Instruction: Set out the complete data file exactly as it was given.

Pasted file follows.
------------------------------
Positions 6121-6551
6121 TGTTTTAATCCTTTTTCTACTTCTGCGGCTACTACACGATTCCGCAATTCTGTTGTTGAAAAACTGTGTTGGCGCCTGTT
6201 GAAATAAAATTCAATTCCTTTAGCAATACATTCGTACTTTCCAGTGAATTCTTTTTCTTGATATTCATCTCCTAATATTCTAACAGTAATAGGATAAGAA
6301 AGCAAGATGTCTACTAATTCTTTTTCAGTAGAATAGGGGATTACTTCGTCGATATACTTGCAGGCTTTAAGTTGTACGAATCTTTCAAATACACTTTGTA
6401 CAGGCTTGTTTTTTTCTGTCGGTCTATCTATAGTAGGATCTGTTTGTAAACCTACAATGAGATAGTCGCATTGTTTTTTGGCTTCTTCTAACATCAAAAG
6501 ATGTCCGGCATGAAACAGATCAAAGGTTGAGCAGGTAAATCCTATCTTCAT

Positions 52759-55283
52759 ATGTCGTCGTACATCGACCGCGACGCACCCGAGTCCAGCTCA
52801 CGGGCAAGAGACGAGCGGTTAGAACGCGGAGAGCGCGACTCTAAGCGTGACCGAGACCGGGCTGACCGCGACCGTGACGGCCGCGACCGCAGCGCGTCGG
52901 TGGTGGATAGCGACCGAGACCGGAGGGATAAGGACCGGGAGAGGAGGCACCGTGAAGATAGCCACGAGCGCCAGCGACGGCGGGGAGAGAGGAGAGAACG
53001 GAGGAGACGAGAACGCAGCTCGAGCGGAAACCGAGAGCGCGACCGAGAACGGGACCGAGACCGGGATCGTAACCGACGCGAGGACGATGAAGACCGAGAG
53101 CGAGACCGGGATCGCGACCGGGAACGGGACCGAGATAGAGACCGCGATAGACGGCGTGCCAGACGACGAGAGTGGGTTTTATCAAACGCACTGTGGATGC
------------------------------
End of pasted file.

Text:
Positions 6121-6551
6121 TGTTTTAATCCTTTTTCTACTTCTGCGGCTACTACACGATTCCGCAATTCTGTTGTTGAAAAACTGTGTTGGCGCCTGTT
6201 GAAATAAAATTCAATTCCTTTAGCAATACATTCGTACTTTCCAGTGAATTCTTTTTCTTGATATTCATCTCCTAATATTCTAACAGTAATAGGATAAGAA
6301 AGCAAGATGTCTACTAATTCTTTTTCAGTAGAATAGGGGATTACTTCGTCGATATACTTGCAGGCTTTAAGTTGTACGAATCTTTCAAATACACTTTGTA
6401 CAGGCTTGTTTTTTTCTGTCGGTCTATCTATAGTAGGATCTGTTTGTAAACCTACAATGAGATAGTCGCATTGTTTTTTGGCTTCTTCTAACATCAAAAG
6501 ATGTCCGGCATGAAACAGATCAAAGGTTGAGCAGGTAAATCCTATCTTCAT

Positions 52759-55283
52759 ATGTCGTCGTACATCGACCGCGACGCACCCGAGTCCAGCTCA
52801 CGGGCAAGAGACGAGCGGTTAGAACGCGGAGAGCGCGACTCTAAGCGTGACCGAGACCGGGCTGACCGCGACCGTGACGGCCGCGACCGCAGCGCGTCGG
52901 TGGTGGATAGCGACCGAGACCGGAGGGATAAGGACCGGGAGAGGAGGCACCGTGAAGATAGCCACGAGCGCCAGCGACGGCGGGGAGAGAGGAGAGAACG
53001 GAGGAGACGAGAACGCAGCTCGAGCGGAAACCGAGAGCGCGACCGAGAACGGGACCGAGACCGGGATCGTAACCGACGCGAGGACGATGAAGACCGAGAG
53101 CGAGACCGGGATCGCGACCGGGAACGGGACCGAGATAGAGACCGCGATAGACGGCGTGCCAGACGACGAGAGTGGGTTTTATCAAACGCACTGTGGATGC